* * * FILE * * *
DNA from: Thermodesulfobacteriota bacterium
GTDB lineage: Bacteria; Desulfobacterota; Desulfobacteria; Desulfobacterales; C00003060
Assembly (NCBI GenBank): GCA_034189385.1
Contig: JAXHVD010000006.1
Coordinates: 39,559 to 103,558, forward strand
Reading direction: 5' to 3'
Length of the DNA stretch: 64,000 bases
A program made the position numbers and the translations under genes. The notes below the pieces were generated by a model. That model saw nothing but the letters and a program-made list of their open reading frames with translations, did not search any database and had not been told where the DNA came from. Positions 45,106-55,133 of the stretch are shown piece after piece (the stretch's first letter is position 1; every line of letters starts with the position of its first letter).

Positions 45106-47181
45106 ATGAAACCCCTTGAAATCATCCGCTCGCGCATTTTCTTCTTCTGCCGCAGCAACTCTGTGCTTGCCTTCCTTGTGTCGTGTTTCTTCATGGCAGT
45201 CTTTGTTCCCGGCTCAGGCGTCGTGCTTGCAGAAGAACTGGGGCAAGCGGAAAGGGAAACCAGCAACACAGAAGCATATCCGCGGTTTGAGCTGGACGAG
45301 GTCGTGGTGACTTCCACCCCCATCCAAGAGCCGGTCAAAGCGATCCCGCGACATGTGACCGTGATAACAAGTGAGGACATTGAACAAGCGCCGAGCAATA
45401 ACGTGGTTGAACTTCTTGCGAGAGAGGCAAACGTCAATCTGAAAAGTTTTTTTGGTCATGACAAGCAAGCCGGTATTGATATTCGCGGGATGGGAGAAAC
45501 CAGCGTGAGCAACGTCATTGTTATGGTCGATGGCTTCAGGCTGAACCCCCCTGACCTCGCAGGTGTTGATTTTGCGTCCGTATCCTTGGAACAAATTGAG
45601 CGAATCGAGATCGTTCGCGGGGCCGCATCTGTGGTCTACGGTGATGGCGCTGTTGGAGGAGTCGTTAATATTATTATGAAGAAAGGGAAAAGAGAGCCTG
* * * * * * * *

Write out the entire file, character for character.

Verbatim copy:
DNA from: Thermodesulfobacteriota bacterium
GTDB lineage: Bacteria; Desulfobacterota; Desulfobacteria; Desulfobacterales; C00003060
Assembly (NCBI GenBank): GCA_034189385.1
Contig: JAXHVD010000006.1
Coordinates: 39,559 to 103,558, forward strand
Reading direction: 5' to 3'
Length of the DNA stretch: 64,000 bases
A program made the position numbers and the translations under genes. The notes below the pieces were generated by a model. That model saw nothing but the letters and a program-made list of their open reading frames with translations, did not search any database and had not been told where the DNA came from. Positions 45,106-55,133 of the stretch are shown piece after piece (the stretch's first letter is position 1; every line of letters starts with the position of its first letter).

Positions 45106-47181
45106 ATGAAACCCCTTGAAATCATCCGCTCGCGCATTTTCTTCTTCTGCCGCAGCAACTCTGTGCTTGCCTTCCTTGTGTCGTGTTTCTTCATGGCAGT
45201 CTTTGTTCCCGGCTCAGGCGTCGTGCTTGCAGAAGAACTGGGGCAAGCGGAAAGGGAAACCAGCAACACAGAAGCATATCCGCGGTTTGAGCTGGACGAG
45301 GTCGTGGTGACTTCCACCCCCATCCAAGAGCCGGTCAAAGCGATCCCGCGACATGTGACCGTGATAACAAGTGAGGACATTGAACAAGCGCCGAGCAATA
45401 ACGTGGTTGAACTTCTTGCGAGAGAGGCAAACGTCAATCTGAAAAGTTTTTTTGGTCATGACAAGCAAGCCGGTATTGATATTCGCGGGATGGGAGAAAC
45501 CAGCGTGAGCAACGTCATTGTTATGGTCGATGGCTTCAGGCTGAACCCCCCTGACCTCGCAGGTGTTGATTTTGCGTCCGTATCCTTGGAACAAATTGAG
45601 CGAATCGAGATCGTTCGCGGGGCCGCATCTGTGGTCTACGGTGATGGCGCTGTTGGAGGAGTCGTTAATATTATTATGAAGAAAGGGAAAAGAGAGCCTG